I’ll be honest, I’m one of those people who takes forever on deciding to buy or not buy something at the store. I waffle over even the smallest purchases, even if I can afford it, even if it’s something I need because I relentlessly interrogate myself with the same question: “Is there something better I could be spending this money on?” Yes, I could use that new coat, or I could save the money for a new phone, but I don’t need a new phone half as bad as I need a new computer.” And the it goes on and on and, unfortunately, usually kills the enjoyment of treating myself to something. But, if I get a new coat or something as a gift, I can fully enjoy it, guilt free. There’s no second guessing or regretting a choice I didn’t make. Now, let me tell you the other (bit more unusual) circumstance when I can release regret and get a similar feeling of warm fuzzies.
For you non-New Jerseyans who don’t know, NJ Transit is a hot mess. Late trains, conductors with extra loud North Joisey accents, and about a 1:3 drunk to sober passenger ration after 5pm. But riding the train is so soothing to me, therapeutic almost. When I’m on the train, I know I’m going to be on it for a set period of time, and I know that there’s only a few options as far as what I can do (anything productive is pretty much out) during this time. I can listen to music, relax, read, or write, which is actually how I finally got around to writing this post I’ve been meaning to get down for the past two weeks. I take a subtle comfort in the temporary surrender of control, and with it, the surrender of responsibility and self burden I put on myself to be productive. It goes back to the same question as in the store when I’m buy something: “Is there something else better I could be doing with my time?” I should write that blog post, but before I can do that I really should clean up my website, but I shouldn’t do any of that until I’ve cleaned up my apartment a bit. And in the calmness of the train ride, I feel like a child in a sandbox. Focus and creativity come more easily because my mind isn’t being pulled in dozens of directions about what I could/should be doing. The train gives me peace of mind or, at least, sets the circumstances for me to receive it. The calm combined with constantly passing scenery creates, for me at least, a unique writing environment (similar to my previous posts on the airport as a writing environment).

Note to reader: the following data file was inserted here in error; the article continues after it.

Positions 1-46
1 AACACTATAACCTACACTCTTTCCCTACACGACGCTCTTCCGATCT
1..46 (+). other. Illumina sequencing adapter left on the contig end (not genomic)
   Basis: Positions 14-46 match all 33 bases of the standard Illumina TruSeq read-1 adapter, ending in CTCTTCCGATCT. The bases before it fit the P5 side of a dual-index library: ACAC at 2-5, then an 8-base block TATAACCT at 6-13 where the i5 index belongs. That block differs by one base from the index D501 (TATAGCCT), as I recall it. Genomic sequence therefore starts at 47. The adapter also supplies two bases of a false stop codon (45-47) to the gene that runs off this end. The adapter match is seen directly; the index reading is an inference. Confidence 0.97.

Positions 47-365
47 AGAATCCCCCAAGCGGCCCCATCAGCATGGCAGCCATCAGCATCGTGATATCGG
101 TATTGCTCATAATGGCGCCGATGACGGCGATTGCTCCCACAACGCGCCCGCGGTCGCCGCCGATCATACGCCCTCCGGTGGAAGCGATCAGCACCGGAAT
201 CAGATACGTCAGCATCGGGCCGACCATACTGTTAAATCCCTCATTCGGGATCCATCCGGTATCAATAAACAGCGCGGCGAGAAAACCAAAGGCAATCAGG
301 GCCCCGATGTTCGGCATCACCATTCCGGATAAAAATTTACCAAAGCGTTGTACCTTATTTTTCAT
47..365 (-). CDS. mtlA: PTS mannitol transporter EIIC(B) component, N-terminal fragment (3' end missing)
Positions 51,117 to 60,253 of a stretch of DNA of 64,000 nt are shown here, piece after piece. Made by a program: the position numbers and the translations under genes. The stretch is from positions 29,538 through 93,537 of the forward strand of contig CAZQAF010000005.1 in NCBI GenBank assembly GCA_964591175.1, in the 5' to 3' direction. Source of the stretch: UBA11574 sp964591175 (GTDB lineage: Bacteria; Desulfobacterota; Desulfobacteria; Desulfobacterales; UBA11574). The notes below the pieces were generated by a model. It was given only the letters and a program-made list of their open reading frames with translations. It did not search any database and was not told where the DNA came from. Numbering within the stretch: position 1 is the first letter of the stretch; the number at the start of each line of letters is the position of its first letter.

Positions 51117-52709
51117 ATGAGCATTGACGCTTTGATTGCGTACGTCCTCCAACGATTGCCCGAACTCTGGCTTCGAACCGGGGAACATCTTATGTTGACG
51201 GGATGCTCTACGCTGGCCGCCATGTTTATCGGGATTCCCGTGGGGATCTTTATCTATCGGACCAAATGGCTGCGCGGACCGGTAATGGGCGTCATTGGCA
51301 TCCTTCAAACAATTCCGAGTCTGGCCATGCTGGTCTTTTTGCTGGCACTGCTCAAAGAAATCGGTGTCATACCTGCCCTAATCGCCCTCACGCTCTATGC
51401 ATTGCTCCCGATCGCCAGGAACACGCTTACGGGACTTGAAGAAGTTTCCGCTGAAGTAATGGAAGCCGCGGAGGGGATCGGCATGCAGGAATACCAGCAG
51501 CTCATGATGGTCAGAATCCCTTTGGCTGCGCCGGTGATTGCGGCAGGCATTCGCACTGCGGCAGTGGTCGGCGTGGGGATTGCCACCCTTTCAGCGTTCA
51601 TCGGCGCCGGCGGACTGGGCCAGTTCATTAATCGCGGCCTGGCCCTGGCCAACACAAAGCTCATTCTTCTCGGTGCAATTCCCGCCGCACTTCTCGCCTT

When you’re on the train, what you write is the conversation you would’ve had if you weren’t traveling alone.